All Eyes on the Conservatives

I realize it’s not always easy to remember the cast of characters involved in Iranian politics, so if you need a quick refresher of the candidates’ names and profiles, please see here.

Here’s one of those “big, if true” moments. Vaghaye Daily, a relatively small reformist newspaper, reported that the chief of staff of Mohammad Bagher Qalibaf’s campaign said that one of the conservative candidates will need to withdraw for the other to have a shot at winning:

Translation: Chief of Staff of the Qalibaf Campaign in Kerman: After considering the polling and the sense of popularity among the people, #Qalibaf or #Raisi will step aside from the election.

It’s difficult to know what to make of this. The way this quote is reported in the tweet, it sounds like there’s a chance that the conservatives are starting to see the writing on the wall. Facing the prospect of a relatively popular incumbent opponent who enjoys the united support of the reformist and moderate political factions, they cannot afford to split the vote in the first round of the election and risk neither of them making it to the runoff round.

Still, it’s difficult to predict which candidate will sacrifice himself for the good of the other. Both men have a lot riding on this campaign. For Qalibaf, this is his third shot at the presidency. Neither of his previous efforts fared particularly well. In 2005 he placed a distant fourth, falling behind in the final days of the campaign as the conservative establishment lined up behind Mahmoud Ahmadinejad. He skipped the next election in 2009 but took a second crack in 2013. He placed ordinally better in that attempt by coming second to current President Hassan Rouhani in the first round of voting but was only able to secure 16.6% of the vote to Rouhani’s 50.9%, thereby failing to force a runoff. With decent favorability ratings after a lengthy period serving as the Mayor of Tehran combined with the mixed results of Rouhani’s first term, especially in the economic realm, this year may represent Qalibaf’s best chance to finally win the post he’s sought for over a decade.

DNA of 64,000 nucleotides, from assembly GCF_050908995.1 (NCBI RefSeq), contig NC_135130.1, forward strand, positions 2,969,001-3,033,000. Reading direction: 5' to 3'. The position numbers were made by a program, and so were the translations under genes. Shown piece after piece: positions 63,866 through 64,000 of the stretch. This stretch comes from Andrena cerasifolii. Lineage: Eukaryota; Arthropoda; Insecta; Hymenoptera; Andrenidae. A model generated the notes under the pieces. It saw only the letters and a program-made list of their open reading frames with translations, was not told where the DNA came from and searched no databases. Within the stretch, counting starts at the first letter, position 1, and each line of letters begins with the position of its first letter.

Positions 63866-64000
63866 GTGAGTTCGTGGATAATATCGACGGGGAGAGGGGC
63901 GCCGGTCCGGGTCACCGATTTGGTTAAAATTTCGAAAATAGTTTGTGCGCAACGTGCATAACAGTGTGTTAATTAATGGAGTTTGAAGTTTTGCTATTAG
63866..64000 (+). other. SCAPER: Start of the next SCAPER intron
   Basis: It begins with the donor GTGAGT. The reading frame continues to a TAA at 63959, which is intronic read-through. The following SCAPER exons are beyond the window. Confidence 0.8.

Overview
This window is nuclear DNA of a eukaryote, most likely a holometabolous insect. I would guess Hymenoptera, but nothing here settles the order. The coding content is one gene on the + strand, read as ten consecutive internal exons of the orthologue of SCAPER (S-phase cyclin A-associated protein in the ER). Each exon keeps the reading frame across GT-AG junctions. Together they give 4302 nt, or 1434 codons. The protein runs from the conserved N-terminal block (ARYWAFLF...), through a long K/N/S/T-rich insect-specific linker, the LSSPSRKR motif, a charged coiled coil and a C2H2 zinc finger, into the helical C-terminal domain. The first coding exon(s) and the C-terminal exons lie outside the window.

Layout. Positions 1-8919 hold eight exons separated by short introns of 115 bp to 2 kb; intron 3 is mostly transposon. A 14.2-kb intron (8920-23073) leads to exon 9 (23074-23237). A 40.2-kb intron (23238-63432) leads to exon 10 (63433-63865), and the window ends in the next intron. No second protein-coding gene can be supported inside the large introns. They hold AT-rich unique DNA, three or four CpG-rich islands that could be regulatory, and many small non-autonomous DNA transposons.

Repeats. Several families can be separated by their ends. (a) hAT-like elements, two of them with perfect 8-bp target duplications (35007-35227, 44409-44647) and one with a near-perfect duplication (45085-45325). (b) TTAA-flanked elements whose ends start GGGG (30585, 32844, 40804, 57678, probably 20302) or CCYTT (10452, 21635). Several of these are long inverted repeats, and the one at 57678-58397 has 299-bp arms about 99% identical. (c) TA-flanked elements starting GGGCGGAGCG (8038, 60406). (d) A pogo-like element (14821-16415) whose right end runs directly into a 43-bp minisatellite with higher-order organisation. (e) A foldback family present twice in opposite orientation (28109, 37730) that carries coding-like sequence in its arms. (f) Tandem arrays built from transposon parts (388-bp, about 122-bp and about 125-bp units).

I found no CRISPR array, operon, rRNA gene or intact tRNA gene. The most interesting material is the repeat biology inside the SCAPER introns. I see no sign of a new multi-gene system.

Raisi, meanwhile, is the candidate with the purest conservative credentials. A former member of the judiciary who now heads the powerful Astan Quds Razavi Foundation — as well as a close friend of the Supreme Leader, Ayatollah Khamenei — Raisi seemed like the obvious consensus choice of the conservative establishment. Unfortunately for him, his popularity among the conservative elite does not equate to favorability with the Iranian population. It’s not that he’s unpopular per se, it’s simply that a large portion of people do not know who he is.

More troubling for Raisi, as Reza Marashi pointed out in Al-Monitor last week, is that even the perception of his most-favored status among the clerical elite may be something of a facade. Marashi argues that Raisi has been spending the last few weeks trying to appeal directly to Western media to establish himself as the presumptive favorite of the Supreme Leader, hoping that this perception will trickle back into Iran via the hardline press. This is a dubious strategy, as Marashi notes, since not only has the Supreme Leader already explicitly stated that he favors no particular candidate in this election, but the exact same strategy failed to help the conservative candidate Saeed Jalili in 2013 finish higher than third with a paltry 11.3% of the final vote.

Like Qalibaf, Raisi has little incentive to pull out of the race. With Khamenei growing old and his health increasingly uncertain, Raisi is widely considered a potential candidate to replace him as Supreme Leader. Since Khamenei is only the second Supreme Leader in the country’s history, there isn’t much precedent for succession in this post. Khamenei served as President for two terms prior to becoming Supreme Leader upon the death of Ruhollah Khomeini in 1989, so it’s possible that Raisi sees the presidency as an important stepping stone to Supreme Leadership.

If the conservatives are planning something, it may come out during the debate tomorrow. In the first debate, they behaved more or less autonomously, with Qalibaf engaging directly with Rouhani and Jahangiri and Raisi trying mostly to stay out of the way. A repetition of that approach won’t benefit either of them. If Qalibaf and Raisi want to help one another, they will have to start publicly coordinating their messaging. They will have to team up to attack the Jahangiri-Rouhani alliance on different fronts and defend each other during counterattacks. I would also expect to see some measure of praise expressed between the two conservative candidates to indicate at least a minimal level of mutual respect. If they actually intend to unite their electoral forces, they can’t simply ignore each other until the last moment if/when one of them drops out. If the conservatives actually have a coordinated plan, tomorrow is the time to show it.

Author: Jonathan Leslie

PhD candidate at School of Oriental and African Studies (SOAS) in London.

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